In the February 2013 issue of Horse&Rider magazine, we asked Matt Luxton, the personal trainer behind the award-winning Equestrian Athlete Plan, what we should be eating to perform at our best.
To support that feature, here are some tips for choosing the right foods to get the best results. You can download Matt’s Equestrian Athlete Plan in full for £23.99 from www.theequestrianathleteplan.com.
Remember to consult your doctor before you make any changes to your diet.
The key food groups
Choose slow-release sources of carbohydrates, such as sweet potato or brown rice, which will keep your blood glucose relatively level and reflect in your performance and mood.
Protein is a major structural and functional part of our body’s cells. It provides about 10-15% of our dietary energy, and is needed for growth and repair. Not all protein can be stored in your body, so you need a daily intake from your food. You can get your protein from animal sources (chicken, eggs, fish) and non-animal sources (nuts, such as almonds, or pumpkin or sunflower seeds).
Fruit and vegetables
By eating whole, fresh foods, your body will become far more efficient at absorbing all the nutrients you need. Making the most of your energy starts from the inside out.
Dehydration has an impact on brain function (see below).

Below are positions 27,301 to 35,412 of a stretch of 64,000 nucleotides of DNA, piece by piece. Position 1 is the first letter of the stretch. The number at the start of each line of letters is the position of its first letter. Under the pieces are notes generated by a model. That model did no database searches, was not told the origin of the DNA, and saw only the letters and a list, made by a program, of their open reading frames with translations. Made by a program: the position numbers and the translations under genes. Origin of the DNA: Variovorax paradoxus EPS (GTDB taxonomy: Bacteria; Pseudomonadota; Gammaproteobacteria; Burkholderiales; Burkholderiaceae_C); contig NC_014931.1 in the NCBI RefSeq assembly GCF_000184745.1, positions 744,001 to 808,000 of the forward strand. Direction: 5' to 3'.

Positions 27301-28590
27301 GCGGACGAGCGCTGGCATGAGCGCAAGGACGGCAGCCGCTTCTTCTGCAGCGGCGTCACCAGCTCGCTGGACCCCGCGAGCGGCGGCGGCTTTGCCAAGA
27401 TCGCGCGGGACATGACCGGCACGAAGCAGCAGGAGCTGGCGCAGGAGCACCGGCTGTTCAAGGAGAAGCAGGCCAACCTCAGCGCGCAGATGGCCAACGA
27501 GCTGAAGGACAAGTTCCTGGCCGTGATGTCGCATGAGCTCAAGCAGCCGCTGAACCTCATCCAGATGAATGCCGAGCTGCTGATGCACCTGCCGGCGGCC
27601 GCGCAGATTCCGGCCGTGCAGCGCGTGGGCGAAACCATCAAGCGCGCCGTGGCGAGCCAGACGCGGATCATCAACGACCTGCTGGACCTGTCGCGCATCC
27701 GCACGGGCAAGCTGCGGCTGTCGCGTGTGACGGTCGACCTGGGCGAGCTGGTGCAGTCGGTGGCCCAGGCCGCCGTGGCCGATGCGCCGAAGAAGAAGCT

Eating sugary processed foods, like biscuits, sweets or cake, lead to more insulin being released into your blood to remove the sugars. This causes a yo-yo effect, where you have a burst of energy, then crash. You then reach for more sugar, which gives another temporary boost, followed by another crash.
Processed food/ready meals
Processed foods increase your body’s ability to store water and fat. Storing water is what causes bloating, as your body becomes effective at diluting the bad things you have eaten. Ready meals will impact your ability to absorb valuable parts of the food, too. If it comes in a packet, try to avoid eating it.
Milk, cheese and butter
Dairy products in the UK are not as nature intended as they go through the pasteurisation process, which can reduce the calcium levels. In fact, if you want to boost your calcium, you will get more from leafy vegetables than milk. For probiotic benefits, eat organic low-fat natural yogurt.
Alcohol and caffeine
Steer clear – they are nutrient robbers. Alcohol and caffeine will affect your energy levels, reduce your digestive capacity and upset your mental function. Try Tulsi tea or Red Bush tea instead – they are full of powerful anti-oxidants and can help reduce stress, too.
Good food list
Proteins, Fruit and Veg. Fats, Miscellaneous
Whole organic eggs
Free range chicken,
Free range turkey
Grass fed beef, buffalo,
All wild fish
Raw almonds, walnuts,
Raw nut butters from
the above nuts
overload on potato)
All fruits (not canned)
Cold pressed extra
virgin olive oil
Organic butter (not margarine)
(organic, extra virgin)
Organic peanut butter
Sea salt (no other salt)
Vegetables, sprouts, nuts and seeds, Fruit, oils, grasses, grains and beans